Department of Pediatrics, Surgical Unit Pecs, Hungary.
Received Date: June 05, 2016; Accepted Date: June 15, 2016; Published Date: June 22, 2016
Citation: Jozsa G, Rafiei J, Oberritter Z (2016) The Ishiguro Technique for the Treatment of Adolescent Mallet Thumb Fracture. Orthop Muscular Syst 5:217. doi:10.4172/2161-0533.1000217
Copyright: © 2016 Jozsa G, et al. This is an open-access article distributed under the terms of the Creative Commons Attribution License, which permits unrestricted use, distribution and reproduction in any medium, provided the original author and source are credited.
Visit for more related articles at Orthopedic & Muscular System: Current Research
Introduction: Mallet thumb is the avulsion of the extensor pollicis longus tendon from the base of the distal phalanx with or without bony fragment. Abruption injuries of the extensor tendon are rare in adolescents and in most of the cases complete healing and functional restoration can be achieved by conservative treatment. However, when the disruption is extensive (i.e., it affects more than one third part of the articular surface) and the extent of the dislocation is more than 1.5 mm, then surgical intervention is necessary.
Aim: To present the feasibility of the Ishiguro’s method which is more beneficial than open surgery in the treatment of mallet thumb fracture.
Case report: A 16-year-old male patient presented tenderness and swelling around the interphalangeal joint of the right thumb. X-ray imaging showed fracture at the base of the distal phalanx including one third of the articular surface. Under digital nerve block anesthesia we performed closed reduction and extension block pinning. The right thumb was immobilized with Bennet splint for 3 weeks. The wires were removed 6 weeks after the primary intervention. Two month after the surgery, the patient acquired full extension and five degree flexion deficit in the interphalangeal joint. He was satisfied with function and cosmetics.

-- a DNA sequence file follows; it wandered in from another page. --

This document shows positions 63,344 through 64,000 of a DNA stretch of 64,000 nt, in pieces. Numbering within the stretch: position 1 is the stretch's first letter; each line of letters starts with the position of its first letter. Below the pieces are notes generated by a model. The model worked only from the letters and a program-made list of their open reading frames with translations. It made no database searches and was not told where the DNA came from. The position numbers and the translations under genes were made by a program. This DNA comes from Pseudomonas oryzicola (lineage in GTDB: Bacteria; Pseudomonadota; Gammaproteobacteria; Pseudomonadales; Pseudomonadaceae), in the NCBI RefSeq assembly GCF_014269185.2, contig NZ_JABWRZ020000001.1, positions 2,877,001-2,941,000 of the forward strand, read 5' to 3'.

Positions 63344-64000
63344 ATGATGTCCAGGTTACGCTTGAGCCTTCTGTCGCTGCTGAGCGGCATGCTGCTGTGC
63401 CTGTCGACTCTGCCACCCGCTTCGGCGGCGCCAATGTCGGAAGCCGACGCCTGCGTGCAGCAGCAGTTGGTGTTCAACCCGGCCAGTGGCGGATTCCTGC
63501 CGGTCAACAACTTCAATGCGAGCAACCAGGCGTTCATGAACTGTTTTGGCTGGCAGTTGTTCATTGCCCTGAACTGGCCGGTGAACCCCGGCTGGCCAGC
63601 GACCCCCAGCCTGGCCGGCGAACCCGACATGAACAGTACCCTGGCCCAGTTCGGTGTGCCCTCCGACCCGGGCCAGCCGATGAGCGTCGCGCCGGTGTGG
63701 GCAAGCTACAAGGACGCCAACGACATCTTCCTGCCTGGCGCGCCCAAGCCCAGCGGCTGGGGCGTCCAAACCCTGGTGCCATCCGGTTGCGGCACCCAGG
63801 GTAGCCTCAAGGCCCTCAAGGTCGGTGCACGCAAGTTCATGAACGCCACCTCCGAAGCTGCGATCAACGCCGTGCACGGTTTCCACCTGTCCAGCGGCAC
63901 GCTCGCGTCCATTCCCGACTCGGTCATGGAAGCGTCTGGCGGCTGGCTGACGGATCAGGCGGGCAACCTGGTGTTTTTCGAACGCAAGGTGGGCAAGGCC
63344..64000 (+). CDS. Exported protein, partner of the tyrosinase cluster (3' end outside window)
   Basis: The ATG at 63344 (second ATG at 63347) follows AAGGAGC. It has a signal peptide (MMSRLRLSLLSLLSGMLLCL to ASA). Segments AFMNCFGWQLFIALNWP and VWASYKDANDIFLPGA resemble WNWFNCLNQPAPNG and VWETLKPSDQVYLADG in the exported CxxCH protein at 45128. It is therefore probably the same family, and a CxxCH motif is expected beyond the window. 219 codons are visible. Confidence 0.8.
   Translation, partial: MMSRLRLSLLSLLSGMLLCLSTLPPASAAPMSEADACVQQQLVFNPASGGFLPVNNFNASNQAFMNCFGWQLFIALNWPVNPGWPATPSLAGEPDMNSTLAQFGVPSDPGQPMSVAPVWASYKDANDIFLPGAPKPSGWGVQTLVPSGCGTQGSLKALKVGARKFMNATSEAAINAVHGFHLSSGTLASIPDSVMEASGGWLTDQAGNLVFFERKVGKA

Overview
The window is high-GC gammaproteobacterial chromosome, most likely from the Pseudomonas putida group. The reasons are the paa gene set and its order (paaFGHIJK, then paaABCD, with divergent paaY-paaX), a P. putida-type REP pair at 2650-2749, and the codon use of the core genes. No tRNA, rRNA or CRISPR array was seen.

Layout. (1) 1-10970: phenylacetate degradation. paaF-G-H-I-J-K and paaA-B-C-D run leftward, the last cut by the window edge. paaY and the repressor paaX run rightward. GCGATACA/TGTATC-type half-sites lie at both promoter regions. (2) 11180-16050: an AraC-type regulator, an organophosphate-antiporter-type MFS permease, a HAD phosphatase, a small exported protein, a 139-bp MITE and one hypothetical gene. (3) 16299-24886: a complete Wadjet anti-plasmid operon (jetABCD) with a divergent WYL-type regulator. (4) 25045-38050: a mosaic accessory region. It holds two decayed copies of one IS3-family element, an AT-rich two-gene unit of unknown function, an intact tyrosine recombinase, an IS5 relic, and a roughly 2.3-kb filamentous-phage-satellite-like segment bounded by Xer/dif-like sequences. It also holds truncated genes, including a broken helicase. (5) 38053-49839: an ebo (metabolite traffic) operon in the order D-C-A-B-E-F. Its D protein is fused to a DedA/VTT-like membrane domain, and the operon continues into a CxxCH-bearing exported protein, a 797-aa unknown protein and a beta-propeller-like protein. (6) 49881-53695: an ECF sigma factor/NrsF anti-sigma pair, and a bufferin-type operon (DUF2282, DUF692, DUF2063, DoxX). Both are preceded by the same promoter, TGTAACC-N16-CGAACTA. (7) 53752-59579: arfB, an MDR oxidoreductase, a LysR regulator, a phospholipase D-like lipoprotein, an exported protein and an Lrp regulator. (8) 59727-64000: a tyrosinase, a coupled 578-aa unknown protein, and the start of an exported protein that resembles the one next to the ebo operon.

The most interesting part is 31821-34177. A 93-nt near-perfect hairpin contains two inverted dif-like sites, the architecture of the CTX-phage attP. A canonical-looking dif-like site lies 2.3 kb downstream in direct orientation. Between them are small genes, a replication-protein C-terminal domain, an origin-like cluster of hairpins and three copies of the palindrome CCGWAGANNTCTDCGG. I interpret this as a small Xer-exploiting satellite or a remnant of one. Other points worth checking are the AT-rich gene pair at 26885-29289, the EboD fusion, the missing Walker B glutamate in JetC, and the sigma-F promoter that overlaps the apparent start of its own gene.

Summary: Ishiguro technique is an effective, safe, and easily applicable procedure for the treatment of mallet thumb fracture in the adolescent age group. In our reported case we were able to achieve good functional results without open surgery.
Case; Mallet finger; Extensor tendon abruption; Children
Mallet thumb is the avulsion of the extensor pollicis longus tendon from the base of the distal phalanx with or without bony fragment. It occurs because of the hyperflexion or axial loading of the interphalangeal joint, most often due to bicycle injuries and ball games. Injuries of the abruption extensor tendon in adolescents are extremely rare. During the last 30 years 2 cases have been published in English .
Treatment options for mallet thumb fracture are primary conservative such as splint or cast. Splints or casts immobilize musculoskeletal injuries while alleviating pain and promoting healing. However, these interventions differ in their technique, indications, benefits, and risks.
Operative treatment is indicated in case of fractures involving more than one third of the articular surface and/or volar subluxation of the interphalangeal joint as well as open fractures and when conservative treatment is not successful . Internal fixation and reposition is required in the case of instable phalanx fractures and fractures with extensive destruction. These methods include: wire, intraosseous wire sutures, extra- and intraosseous compression pin fixation, and mini screw fixation.